in everything give thanks; for this is the will of God in Christ Jesus for you. (1 Thessalonians 5:18)
Being thankful can often be the most difficult thing to do, especially when going through difficult times. In those moments, the glass is half empty rather than half full, and what’s the point of making lemonade from life’s lemons? Being thankful is the biblical counterpart to positive thinking. In the world, man is made the centre of the equation and the Bible puts God at the centre. Positive thinking puts man’s mind in the driver’s seat, but being thankful puts God squarely in control. Thankfulness is intended as a way of life, whereas positive thinking is essentiall a conditioned response.
Many people assume that today’s verse reads ‘for everything give thanks,’ which is most likely where much of the problem comes in. It’s next to impossible, in our human frailty, to given thanks for extreme situations – the death of a loved one, for example, or poverty or life-threatening conditions. We can remind ourselves over and over that all things work to the good of those who love Him. We can repeat these and other verses continually, daily, over and over, but they don’t change the fundamental issues we’re facing or make it any easier to give thanks for them.
The other problem we face in the issue of thankfulness is that it goes against the ‘me’ grain. Praise is often much easier than giving thanks because it focuses on God entirely – who His, His nature, His works and His power. Being thankful, however, involves the me-God relationship. Being thankful is our response to what God has done for us. It’s personal, and as a result, it’s subject to our moods, emotions and state of mind.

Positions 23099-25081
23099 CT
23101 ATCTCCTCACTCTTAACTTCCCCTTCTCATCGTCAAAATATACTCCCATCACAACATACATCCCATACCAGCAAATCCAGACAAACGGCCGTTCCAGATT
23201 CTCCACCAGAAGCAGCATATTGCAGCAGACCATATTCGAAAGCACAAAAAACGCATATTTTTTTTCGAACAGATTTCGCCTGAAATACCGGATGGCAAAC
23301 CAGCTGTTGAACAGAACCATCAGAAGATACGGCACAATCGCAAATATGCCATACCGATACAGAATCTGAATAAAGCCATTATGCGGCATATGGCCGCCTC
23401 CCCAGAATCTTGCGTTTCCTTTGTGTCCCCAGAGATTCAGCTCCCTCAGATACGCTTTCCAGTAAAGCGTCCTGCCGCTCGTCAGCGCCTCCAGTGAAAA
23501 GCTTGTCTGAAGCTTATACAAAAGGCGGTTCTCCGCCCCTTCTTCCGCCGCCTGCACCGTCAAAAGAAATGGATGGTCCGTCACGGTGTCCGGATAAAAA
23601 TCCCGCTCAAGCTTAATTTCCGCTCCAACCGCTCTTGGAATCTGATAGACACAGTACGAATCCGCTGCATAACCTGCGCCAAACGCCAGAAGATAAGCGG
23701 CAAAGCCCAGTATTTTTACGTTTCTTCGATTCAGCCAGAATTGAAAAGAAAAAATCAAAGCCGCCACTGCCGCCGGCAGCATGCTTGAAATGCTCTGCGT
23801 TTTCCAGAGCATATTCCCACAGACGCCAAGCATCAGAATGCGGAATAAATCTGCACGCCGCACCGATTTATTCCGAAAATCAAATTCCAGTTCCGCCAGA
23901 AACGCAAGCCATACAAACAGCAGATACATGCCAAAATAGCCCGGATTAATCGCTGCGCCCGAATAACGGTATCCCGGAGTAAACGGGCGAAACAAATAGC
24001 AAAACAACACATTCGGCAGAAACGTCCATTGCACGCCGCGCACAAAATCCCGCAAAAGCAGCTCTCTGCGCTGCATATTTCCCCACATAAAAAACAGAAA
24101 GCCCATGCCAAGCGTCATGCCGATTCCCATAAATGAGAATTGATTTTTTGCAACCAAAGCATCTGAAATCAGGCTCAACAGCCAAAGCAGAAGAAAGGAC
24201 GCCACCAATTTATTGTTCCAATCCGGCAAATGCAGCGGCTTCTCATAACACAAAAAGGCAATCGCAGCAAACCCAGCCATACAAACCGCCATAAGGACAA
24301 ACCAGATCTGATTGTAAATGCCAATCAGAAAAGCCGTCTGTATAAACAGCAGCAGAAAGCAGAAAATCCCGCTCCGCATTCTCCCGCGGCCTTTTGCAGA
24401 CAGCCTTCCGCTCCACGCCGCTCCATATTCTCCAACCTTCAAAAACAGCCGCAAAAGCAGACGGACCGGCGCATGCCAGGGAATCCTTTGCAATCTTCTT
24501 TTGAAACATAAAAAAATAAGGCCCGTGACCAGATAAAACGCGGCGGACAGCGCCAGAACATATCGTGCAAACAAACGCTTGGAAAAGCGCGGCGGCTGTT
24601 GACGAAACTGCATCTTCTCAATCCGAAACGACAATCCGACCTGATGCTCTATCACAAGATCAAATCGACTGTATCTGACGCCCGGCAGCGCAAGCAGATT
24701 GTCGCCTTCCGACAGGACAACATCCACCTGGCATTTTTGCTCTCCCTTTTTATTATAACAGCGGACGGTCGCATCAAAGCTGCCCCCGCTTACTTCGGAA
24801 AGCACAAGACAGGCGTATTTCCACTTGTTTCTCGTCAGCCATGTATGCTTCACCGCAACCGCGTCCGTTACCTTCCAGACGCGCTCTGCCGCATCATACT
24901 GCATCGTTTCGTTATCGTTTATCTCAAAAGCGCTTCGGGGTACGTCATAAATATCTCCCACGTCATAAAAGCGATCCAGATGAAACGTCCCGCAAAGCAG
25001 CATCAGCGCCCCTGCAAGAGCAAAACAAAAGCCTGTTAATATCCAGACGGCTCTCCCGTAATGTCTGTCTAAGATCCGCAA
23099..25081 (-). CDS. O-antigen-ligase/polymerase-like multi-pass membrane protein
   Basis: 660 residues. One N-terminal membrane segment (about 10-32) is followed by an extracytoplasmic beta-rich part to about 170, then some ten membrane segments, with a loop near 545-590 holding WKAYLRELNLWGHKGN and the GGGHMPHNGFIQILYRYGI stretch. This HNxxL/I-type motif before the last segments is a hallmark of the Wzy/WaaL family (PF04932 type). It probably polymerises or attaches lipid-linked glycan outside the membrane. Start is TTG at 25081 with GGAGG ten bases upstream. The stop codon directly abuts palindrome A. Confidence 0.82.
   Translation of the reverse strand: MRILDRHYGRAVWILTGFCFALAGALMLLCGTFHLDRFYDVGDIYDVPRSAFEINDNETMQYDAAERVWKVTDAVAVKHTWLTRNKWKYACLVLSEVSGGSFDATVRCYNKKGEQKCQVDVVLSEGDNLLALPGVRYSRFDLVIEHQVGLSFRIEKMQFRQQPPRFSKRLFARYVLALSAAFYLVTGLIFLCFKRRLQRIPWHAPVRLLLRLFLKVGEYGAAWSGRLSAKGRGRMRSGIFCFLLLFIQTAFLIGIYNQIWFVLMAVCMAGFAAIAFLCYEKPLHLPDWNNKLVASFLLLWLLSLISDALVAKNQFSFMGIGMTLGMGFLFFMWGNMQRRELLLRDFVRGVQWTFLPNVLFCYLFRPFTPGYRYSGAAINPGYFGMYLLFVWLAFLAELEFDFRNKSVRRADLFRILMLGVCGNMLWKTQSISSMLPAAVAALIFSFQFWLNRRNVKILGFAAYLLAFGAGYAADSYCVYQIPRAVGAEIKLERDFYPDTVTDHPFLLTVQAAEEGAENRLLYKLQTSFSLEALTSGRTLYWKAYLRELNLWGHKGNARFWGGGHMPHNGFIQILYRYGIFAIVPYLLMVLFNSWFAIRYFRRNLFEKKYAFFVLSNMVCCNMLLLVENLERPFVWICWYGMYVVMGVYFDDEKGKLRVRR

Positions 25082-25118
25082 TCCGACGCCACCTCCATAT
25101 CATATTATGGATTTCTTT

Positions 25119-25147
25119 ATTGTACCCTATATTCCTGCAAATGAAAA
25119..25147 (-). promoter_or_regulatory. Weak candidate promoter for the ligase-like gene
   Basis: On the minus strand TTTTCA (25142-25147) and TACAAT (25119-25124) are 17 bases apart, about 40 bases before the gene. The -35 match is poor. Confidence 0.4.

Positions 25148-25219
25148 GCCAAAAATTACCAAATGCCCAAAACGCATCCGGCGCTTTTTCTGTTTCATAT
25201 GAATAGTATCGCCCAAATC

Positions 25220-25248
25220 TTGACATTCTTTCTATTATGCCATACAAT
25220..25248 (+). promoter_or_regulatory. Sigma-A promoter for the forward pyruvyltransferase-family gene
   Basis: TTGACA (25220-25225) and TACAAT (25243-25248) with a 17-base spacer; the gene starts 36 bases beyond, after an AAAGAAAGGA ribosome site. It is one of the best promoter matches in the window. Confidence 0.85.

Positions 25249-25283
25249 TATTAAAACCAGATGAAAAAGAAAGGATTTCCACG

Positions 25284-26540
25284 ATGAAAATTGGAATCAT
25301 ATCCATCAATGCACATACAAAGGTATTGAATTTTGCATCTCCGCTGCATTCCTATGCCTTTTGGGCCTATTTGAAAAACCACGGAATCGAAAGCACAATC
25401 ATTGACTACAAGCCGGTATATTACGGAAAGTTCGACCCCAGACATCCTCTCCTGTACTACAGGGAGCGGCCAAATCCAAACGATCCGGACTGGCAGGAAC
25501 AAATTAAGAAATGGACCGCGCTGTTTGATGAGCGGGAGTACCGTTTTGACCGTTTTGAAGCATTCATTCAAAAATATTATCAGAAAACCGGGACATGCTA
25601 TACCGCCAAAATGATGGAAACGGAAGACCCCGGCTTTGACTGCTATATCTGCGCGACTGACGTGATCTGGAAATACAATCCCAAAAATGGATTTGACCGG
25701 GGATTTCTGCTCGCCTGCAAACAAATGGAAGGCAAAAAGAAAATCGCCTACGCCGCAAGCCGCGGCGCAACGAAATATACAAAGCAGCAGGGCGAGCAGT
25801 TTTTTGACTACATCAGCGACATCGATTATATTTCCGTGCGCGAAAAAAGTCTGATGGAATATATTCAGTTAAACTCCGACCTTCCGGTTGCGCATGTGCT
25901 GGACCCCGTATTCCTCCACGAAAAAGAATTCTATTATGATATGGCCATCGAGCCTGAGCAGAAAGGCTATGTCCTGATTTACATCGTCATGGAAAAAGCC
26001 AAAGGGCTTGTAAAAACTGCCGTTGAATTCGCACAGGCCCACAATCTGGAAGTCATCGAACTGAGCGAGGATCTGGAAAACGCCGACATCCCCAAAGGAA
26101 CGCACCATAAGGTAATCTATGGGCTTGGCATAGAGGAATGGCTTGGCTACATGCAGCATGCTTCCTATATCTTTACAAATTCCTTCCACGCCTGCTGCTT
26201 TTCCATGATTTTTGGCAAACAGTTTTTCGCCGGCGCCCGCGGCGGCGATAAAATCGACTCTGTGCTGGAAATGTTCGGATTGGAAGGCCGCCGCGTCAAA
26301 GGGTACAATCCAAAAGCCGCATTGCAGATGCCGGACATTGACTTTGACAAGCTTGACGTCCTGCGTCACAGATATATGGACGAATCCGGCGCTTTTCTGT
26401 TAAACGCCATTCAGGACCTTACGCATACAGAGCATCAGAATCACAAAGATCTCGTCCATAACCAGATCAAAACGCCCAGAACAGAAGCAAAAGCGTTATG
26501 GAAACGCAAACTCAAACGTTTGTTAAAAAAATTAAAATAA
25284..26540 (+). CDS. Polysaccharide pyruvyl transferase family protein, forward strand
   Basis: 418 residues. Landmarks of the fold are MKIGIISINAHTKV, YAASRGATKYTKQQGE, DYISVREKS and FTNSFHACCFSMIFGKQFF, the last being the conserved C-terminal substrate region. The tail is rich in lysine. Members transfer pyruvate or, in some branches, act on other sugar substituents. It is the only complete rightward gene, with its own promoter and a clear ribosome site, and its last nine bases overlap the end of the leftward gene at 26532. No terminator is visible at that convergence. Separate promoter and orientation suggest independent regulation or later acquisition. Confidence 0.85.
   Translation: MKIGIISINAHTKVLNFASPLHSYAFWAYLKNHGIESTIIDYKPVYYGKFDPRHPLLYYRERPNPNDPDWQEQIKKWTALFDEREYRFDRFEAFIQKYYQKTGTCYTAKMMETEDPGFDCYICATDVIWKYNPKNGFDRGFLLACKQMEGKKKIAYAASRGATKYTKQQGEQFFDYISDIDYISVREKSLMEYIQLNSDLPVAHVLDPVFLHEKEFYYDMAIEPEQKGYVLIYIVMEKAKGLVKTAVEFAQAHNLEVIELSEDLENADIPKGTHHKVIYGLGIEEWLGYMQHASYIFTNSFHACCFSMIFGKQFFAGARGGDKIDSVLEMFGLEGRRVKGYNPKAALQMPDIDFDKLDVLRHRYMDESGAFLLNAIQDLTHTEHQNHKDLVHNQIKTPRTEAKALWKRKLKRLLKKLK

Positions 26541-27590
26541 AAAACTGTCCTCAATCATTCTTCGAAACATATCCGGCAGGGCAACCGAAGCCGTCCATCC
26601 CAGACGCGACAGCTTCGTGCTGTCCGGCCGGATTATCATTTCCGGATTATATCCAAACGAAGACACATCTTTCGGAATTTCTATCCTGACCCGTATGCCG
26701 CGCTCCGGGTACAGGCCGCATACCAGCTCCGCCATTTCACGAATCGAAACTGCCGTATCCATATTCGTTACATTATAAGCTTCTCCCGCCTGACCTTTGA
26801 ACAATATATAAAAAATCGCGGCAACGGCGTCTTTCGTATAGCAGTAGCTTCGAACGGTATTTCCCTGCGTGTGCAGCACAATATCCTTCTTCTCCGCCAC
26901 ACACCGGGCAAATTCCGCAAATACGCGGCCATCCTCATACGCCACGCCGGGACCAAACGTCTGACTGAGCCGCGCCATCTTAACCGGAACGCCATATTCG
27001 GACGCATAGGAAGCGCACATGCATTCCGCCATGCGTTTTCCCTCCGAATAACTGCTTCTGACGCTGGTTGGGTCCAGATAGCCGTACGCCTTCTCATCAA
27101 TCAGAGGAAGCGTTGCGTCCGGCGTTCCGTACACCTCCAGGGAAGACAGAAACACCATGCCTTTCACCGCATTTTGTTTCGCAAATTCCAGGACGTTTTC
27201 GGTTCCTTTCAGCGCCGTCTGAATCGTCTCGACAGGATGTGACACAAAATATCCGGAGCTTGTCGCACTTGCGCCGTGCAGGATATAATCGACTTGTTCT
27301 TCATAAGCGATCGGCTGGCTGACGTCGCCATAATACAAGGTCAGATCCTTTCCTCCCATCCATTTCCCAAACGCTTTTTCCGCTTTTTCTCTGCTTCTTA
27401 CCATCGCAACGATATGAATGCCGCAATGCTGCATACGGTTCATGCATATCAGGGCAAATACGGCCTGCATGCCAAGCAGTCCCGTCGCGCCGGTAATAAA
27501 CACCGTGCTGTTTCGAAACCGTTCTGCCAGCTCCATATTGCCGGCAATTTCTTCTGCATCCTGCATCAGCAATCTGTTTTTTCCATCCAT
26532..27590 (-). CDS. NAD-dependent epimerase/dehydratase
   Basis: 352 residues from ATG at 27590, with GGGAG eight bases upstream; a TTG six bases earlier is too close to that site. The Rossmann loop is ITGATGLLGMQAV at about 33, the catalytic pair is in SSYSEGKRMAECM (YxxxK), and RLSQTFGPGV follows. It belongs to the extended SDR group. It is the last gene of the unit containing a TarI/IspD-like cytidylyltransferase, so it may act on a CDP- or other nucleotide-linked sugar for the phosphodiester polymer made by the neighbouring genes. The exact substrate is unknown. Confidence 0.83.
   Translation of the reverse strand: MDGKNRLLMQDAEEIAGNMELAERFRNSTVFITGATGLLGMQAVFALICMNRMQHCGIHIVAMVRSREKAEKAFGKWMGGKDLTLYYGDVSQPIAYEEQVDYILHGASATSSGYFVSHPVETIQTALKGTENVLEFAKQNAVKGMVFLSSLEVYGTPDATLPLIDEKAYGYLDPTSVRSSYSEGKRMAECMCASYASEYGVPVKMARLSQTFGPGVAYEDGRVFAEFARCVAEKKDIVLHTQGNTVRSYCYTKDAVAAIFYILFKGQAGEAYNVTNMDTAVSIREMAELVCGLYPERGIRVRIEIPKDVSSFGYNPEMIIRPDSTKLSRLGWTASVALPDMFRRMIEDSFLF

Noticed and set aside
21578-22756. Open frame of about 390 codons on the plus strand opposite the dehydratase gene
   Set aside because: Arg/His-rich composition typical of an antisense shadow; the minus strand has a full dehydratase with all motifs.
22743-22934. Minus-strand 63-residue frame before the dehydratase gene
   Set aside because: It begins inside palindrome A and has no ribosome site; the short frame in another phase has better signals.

Giving thanks to God is essentially the first ‘step’ in coming into the presence of God. There is, of course, no hard and fast pattern to our fellowship with Him, but there are principles that apply which explain much of the process. In thankfulness, we enter His gates. It’s us turning our attention to Him. It’s us recognising what He has done in the past for us. It’s an acknowledgement that we need Him which leads us to ‘enter in.’ Thanksgiving is the gateway to the presence of God.
Keep in mind that we enter in, not the other way round. Yes, we have Christ in us and that doesn’t change. But to live in Christ essentially means to live in an awareness of and surrender to Him and the life He brings. It demands interaction and engagement, and this same principle applies in giving thanks. Praise focuses on God, His nature, character and power, and so lifts our attention away from self and onto Him. Worship is the response of surrender and adoration that the focus on God leads us into. These are principles to help us understand the process, not hard and fast rituals we have to adhere to at all times. He is a God of logic and reason, even when He’s turning the wisdom of the world on its head.